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**paulb203****Member**- Registered: 2023-02-24
- Posts: 246

Why does the prime factors/Venn diagram system work for this?

Example.

Find the HCF of 42 and 56

Prime factors of 42; 2,3,7.

Prime factors of 56; 2,2,2,7.

The intersection of the Venn diagram contains 2 and 7, so the HCF is 14, which checks out when you use the simple method of listing all factors of 42 and 56 and look for the HCF that way.

But why does this work?

All I can glean from the 2 and the 7 in the intersection (imagining I didn’t know what the 2 original numbers were, that I didn’t know they were 42 and 56) is that both numbers must be at least 14; and that one of them must be at least 28.

They must be at least 14 because both have 2 and 7 as factors.

One must be at least 28 because its circle in the diagram must contain at least one other prime factor (beyond the intersection) and the lowest of these is 2.

But I can’t work out why the 2 and the 7 produce the HCF.

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**Bob****Administrator**- Registered: 2010-06-20
- Posts: 10,512

To make a Venn diagram, draw one circle for each number. Put the prime factors inside the circles so that common primes are in the intersecting part of the diagram.

The union gives the LCM.

Bob

Children are not defined by school ...........The Fonz

You cannot teach a man anything; you can only help him find it within himself..........Galileo Galilei

Sometimes I deliberately make mistakes, just to test you! …………….Bob

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**Jai Ganesh****Administrator**- Registered: 2005-06-28
- Posts: 47,365

Hi paulb203,

See the links. (GCD is Greatest Common Divisor; HCF are Highest Common Factor; GCF is Greatest Common Factor : All the three are the same).

It appears to me that if one wants to make progress in mathematics, one should study the masters and not the pupils. - Niels Henrik Abel.

Nothing is better than reading and gaining more and more knowledge - Stephen William Hawking.

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**paulb203****Member**- Registered: 2023-02-24
- Posts: 246

Bob wrote:

To make a Venn diagram, draw one circle for each number. Put the prime factors inside the circles so that common primes are in the intersecting part of the diagram.

https://i.imgur.com/O2ganzy.gif

The union gives the LCM.

Bob

Thanks, Bob.

But why does intersection give us the products of the HCF? I get how to obtain the HCF from that method, but I don't know why it works.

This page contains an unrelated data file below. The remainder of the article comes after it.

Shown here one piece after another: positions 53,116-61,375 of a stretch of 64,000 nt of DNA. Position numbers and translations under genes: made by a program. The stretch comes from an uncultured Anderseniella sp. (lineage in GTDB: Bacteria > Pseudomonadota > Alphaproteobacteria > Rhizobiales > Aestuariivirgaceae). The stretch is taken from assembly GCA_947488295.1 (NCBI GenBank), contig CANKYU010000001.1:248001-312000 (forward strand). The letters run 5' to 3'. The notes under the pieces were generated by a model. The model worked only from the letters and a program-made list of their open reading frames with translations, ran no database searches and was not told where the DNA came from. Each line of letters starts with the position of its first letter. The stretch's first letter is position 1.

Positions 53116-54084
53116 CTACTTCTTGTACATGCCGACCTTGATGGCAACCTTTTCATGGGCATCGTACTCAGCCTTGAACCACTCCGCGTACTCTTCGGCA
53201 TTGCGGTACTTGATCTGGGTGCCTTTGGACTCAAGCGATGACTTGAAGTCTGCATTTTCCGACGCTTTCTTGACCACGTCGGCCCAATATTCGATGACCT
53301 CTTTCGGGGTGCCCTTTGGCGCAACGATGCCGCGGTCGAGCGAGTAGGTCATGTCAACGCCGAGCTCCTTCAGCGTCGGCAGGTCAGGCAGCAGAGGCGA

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**Bob****Administrator**- Registered: 2010-06-20
- Posts: 10,512

It's all in the name. HCF is highest common factor. The common factors must be in the intersection because that's what the intersection means. We want the highest so multiply them together.

Splitting the factors into their primes components helps us to identify the common ones. You could put {1,2,3,6,7,14,21,42} all in one circle and {1,2,4,7,8,14,28,56} in the other, and then you could spot that 14 is the highest in both sets but it's a lot more work.

Bob

Children are not defined by school ...........The Fonz

You cannot teach a man anything; you can only help him find it within himself..........Galileo Galilei

Sometimes I deliberately make mistakes, just to test you! …………….Bob

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**paulb203****Member**- Registered: 2023-02-24
- Posts: 246

Bob wrote:

It's all in the name. HCF is highest common factor. The common factors must be in the intersection because that's what the intersection means. We want the highest so multiply them together.

Splitting the factors into their primes components helps us to identify the common ones. You could put {1,2,3,6,7,14,21,42} all in one circle and {1,2,4,7,8,14,28,56} in the other, and then you could spot that 14 is the highest in both sets but it's a lot more work.

Bob

Thanks, Bob.

I got that the common factors were in the intersection. It was the bit where multiplying them together produced the highest common factor that I didn't get. I think the penny is starting to drop now.

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